Monday, January 03, 2005

Evading the Abortion Issue

The Papers of Record over the weekend had two items that cast a revealing light on the shifty reasoning behind the current conservative drive to ram "strict constructionist" judges through the Senate. In WaPo, George Will, through the device of putting unlikely words in George W. Bush's mouth, argues that this drive is only incidentally about abortion; Roe v. Wade needs to be reversed, he suggests, not because it is likely to lead to the outlawing of abortions (he denies, in fact, that states would do anything of the kind), but simply because the decision was such an egregious affront to democracy.

Meanwhile, The New York Times reported that Christian Right leader James Dobson is issuing threats to "red state" Democratic Senators to take them down in 2006 if they interfere with the GOP's judicial nomination agenda. Indeed, Dobson promised "a battle of enormous proportions from sea to shining sea" if Bush doesn't get his wat in shaping the courts, and especially the High Court.

Now: does anyone really believe James Dobson gives a damn about theories of constitutional interpretation, judicial review, or the policymaking powers of state governments? Is it conceivable that if Roe is reversed Dobson will get out of politics with a deep sense of satisfaction, happy to trust the wisdom of the states on how to regulate abortion? Is there any doubt that Dobson would be the most avid supporter of judicial activism on earth if a future Supreme Court were to recognize the fetus as a human being shielded from destrution under the Equal Protection Clause? Of course not. He wants to criminalize abortion by any means necessary, and all the talk about "activist judges" is just a shuck.

I realize there are legitimate arguments against Roe's constitutional provenance; Justice Ruth Bader Ginsberg, for example, wrote about them before her own appointment to the Court. But there are not a few questionable decisions in the Court's recent history, including, ahem, Bush v. Gore, and just about every opinion penned by Sandra Day O'Conner. But somehow these shaky decisions don't lead to a relentless campaign to reshape the federal judiciary. That's because the real issue here is abortion, and nothing else.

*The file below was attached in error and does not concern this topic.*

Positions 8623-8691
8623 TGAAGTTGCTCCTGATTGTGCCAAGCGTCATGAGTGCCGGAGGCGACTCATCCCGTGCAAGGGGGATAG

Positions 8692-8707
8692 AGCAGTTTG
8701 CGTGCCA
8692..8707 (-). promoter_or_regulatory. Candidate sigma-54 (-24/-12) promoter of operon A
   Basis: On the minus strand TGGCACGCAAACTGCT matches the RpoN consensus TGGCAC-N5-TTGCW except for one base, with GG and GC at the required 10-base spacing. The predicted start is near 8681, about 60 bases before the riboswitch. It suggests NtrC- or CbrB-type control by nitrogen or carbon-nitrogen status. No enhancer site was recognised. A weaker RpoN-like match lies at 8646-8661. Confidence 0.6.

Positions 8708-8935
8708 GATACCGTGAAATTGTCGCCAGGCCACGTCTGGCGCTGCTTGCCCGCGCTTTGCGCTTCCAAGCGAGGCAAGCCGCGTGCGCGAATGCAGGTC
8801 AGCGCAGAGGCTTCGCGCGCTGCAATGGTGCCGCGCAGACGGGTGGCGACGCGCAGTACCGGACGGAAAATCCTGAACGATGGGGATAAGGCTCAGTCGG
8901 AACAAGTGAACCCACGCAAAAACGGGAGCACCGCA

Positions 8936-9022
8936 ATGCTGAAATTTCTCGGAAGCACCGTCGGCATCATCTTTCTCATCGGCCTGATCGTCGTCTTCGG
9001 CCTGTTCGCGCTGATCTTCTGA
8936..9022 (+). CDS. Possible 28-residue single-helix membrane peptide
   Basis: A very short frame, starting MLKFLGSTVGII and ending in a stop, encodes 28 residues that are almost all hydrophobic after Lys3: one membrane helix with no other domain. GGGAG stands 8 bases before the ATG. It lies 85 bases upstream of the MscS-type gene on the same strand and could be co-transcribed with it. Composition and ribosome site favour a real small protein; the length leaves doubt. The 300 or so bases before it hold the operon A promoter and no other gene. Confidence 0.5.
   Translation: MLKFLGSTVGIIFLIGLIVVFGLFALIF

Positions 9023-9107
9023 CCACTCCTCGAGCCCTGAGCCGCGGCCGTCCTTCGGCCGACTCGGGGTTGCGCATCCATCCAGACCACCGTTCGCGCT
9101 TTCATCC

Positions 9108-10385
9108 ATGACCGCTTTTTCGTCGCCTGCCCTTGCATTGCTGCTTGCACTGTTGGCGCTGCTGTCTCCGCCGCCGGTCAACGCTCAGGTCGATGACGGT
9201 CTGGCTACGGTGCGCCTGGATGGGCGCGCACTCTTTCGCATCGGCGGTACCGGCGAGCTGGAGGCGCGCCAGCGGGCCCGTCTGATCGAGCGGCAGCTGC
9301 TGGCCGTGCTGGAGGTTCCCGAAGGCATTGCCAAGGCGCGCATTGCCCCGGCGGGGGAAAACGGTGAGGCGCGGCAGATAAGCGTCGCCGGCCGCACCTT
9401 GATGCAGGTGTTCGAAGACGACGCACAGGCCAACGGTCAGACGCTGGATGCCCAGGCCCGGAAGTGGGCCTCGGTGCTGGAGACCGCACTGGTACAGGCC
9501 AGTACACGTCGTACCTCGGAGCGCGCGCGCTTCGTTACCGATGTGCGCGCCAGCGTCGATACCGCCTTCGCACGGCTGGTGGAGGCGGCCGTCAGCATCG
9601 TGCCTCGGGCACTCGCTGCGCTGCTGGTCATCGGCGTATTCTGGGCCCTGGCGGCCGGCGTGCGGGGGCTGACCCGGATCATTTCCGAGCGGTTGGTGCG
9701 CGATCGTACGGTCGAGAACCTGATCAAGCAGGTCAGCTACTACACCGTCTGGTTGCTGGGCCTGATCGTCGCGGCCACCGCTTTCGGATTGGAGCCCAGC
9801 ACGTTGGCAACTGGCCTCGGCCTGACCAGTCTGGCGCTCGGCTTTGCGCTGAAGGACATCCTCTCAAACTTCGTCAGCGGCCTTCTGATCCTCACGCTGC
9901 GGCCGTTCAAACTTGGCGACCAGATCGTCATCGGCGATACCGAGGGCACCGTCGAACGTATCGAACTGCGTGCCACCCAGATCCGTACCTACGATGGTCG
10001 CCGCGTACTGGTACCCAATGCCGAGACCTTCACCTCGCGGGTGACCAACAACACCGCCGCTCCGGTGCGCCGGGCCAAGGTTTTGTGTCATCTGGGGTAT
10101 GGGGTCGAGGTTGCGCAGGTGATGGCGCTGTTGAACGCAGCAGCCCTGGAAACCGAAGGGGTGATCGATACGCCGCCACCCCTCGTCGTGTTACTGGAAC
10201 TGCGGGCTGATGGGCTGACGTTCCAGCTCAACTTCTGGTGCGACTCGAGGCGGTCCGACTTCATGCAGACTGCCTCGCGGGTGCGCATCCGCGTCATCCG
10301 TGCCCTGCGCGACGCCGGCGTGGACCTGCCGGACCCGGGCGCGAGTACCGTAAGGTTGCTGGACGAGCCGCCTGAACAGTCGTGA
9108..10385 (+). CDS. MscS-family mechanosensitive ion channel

Pro-choice advocates frequently make the mistake of suggesting, and perhaps even believing, their opponents are motivated by generally reactionary social views at best or by savage misogyny at worst. Some of them may well fit that profile. But for the most part, serious right-to-lifers oppose abortion because they think it's legalized murder, adding up to an ongoing American Holocaust. So they aren't going to stop at overturning Roe v. Wade; and their ultimate aims include bringing the full power of the state to bear on physicians and women to stop every abortion for every purpose at every stage of pregnancy. And if you thought legalized abortion represented mass murder, you'd probably feel the same way.

I can't completely explain why fundamentalist Protestants have joined conservative Catholics in taking this position. Catholic opposition to abortion is rooted in an Aristotelian natural law tradition that goes right back to scholasticism, and sola scriptura Protestants have to twist the Bible pretty hard to come up with much of anything on the subject. But it's important to understand these are serious people who are deadly serious about their goals.

For that very reason, pro-choice Americans need to be highly strategic in how they deal with the current drive to outlaw abortion one step at a time. Don't concede the "judicial restraint" argument by opposing every conservative judicial nominee regardless of his or her actual impact on the law. Don't help serious right-to-lifers disguise their agenda and win unwitting allies by treating every proposal to marginally (or in most cases, symbolically) restrict abortions as though they represent a fundamental threat to the right to choose. Don't demonize Democrats who fail to meet some absolutist litmus test. And do keep your eyes on the prize: the basic right to choose, which for the foreseeable future is going to be challenged as never before by people who haven't for a moment forgotten their ultimate goals.
-- Posted at 6:11 PM | Link to this post | Email this post

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